Some Deciding Factors...1. Rate how important a schools geographic location is to you: ♣! close to home? in Cincinnati? As far away as possible?2. Which geographic regions appeal to you when looking for a school?3. What settings appeal to you when looking for colleges? ♣! Big city or Small city ♣! Big college town or Small college town ♣! Urban setting or Rural setting4. Which college size (# of undergrads) appeals to you? You may like more than one. Thomas More: 1,700 / Mount St. Joseph: 2,100 Xavier: 4,300 Dayton: 7,700 Miami University: 14,900 NKU: 19.900 UC: 22,500 OSU: 42,000 (56,000 overall!)
Some Deciding Factors...✴ Single-sex or Coed?✴ A religious afﬁliation or population that is important to you?✴ An academically-demanding environment, or low-stress?✴ Do your personal or career interests require specialized facilities?✴ Is a strong creative arts program important to you?✴ Are you interested in a particular athletic program?✴ Are you interested in joining a sorority/Greek life?✴ Are you interested in an off-campus internships or research?✴ Do you want to study abroad? If so, where?✴ Are college costs of great concern to you and/or your family?
How to Evaluate CollegesWhere to go? ... Spend time thinking about the "must-haves" of a college...links on BBCheck that state schools four-year graduation rate before choosing it overa private school for ﬁnancial reasons.Contact someone from your high school whos currently attending thecollegeCheck out freshman retention rate (it should be 93% or better) and thealumni giving rate (which should be around 60%). These both reﬂect how studentsfeel about the school.You should ﬁnd out all you can about the campus crime statistics.Scoping the digs... This is where you will be living for at least four years. Is thefood edible? Does the school guarantee housing? How are the dorms? Are thebathrooms clean? If you dont think youd be able to live there, you probablyshouldnt try. This is why campus visits are so important.
Campus Visits ✴ ADMISSION OFFICERS... discuss schools requirements, deadlines, ﬁnancial aid programs, your qualiﬁcations ✴ FACULTY in the appropriate department... ask them about the course requirements, graduation rates of their students, and internship opportunities. ✴ COACHING STAFF if youre participating in sports or considering an athletic scholarship. Find out about the practice schedule, the amount of travel required, the GPA requirements, etc. ✴ STUDENTS. If youre visiting during the summer, they may be hard to ﬁnd. Try the library, the student union, the gym, and other public spaces. Are they friendly? Interesting? Are they people you’d feel comfortable around?Other things to look for✴The Dorms: Would I be comfortable living here?✴Popular Classes: Are the classes too large (i.e., easy to get into) or too small?✴Academic/Administrative Ofﬁces: Are they friendly? Eager to answer questions?✴Student Union: Is it bustling with activity? Do students seem happy?✴Library: Are the students studying or socializing? Would I be able to study here?✴Career Center: Are there sufﬁcient—and interesting—jobs posted? Are there employment opportunities for both students (part-time) and grads (full-time)?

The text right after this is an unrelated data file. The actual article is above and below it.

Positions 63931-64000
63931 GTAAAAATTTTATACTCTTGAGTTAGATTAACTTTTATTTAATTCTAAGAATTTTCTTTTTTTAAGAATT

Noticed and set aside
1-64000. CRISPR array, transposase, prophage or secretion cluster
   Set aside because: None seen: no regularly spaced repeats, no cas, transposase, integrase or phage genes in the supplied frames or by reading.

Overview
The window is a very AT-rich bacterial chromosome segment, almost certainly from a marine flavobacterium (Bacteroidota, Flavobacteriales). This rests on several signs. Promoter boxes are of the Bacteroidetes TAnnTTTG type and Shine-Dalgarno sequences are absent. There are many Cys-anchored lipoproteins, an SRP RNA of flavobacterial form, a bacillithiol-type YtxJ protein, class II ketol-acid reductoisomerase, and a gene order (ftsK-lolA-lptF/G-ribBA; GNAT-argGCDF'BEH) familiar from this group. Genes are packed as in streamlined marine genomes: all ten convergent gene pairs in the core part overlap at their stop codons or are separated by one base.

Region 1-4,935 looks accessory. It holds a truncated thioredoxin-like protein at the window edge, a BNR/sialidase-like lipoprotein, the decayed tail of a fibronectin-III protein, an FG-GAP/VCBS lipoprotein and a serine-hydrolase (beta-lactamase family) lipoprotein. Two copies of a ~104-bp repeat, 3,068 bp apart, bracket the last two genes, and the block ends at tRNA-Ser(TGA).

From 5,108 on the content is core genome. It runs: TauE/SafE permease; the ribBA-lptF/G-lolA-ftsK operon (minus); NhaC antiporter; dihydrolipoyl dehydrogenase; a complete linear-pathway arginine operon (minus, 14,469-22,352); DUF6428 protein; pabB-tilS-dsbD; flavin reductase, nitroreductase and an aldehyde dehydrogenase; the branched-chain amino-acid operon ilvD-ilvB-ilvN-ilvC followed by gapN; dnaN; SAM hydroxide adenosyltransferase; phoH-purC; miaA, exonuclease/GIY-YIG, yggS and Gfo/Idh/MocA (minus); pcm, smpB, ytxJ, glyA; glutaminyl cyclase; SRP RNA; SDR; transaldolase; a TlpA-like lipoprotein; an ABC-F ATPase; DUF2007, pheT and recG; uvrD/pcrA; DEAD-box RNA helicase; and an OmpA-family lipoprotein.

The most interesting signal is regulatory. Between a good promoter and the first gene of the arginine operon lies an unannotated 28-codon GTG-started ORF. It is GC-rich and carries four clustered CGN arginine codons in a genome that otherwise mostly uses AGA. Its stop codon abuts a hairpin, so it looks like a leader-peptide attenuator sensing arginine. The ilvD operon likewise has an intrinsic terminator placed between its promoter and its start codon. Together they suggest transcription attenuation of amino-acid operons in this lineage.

Costs to Consider...• DIRECT COSTS • tuition • fees (labs, supplies, activities, etc ) • books and supplies• INDIRECT COSTS • dorm/rooming/apartment • board / meal plan • daily transportation • travel expenses • personal expenses (laundry, fun!) • medical, dental, emergency monies
So How Many??? Narrow down list to 3-6 schools to apply to one or two "dream" schools (colleges you wouldlove to attend, it might be tough to get into but you aspireto go there) three or four "match" colleges (schools whichseem to be a good ﬁt for your academic proﬁle, and arelikely to admit you) one or two "safety" colleges, colleges you believeare quite likely to get accepted somewhat easily.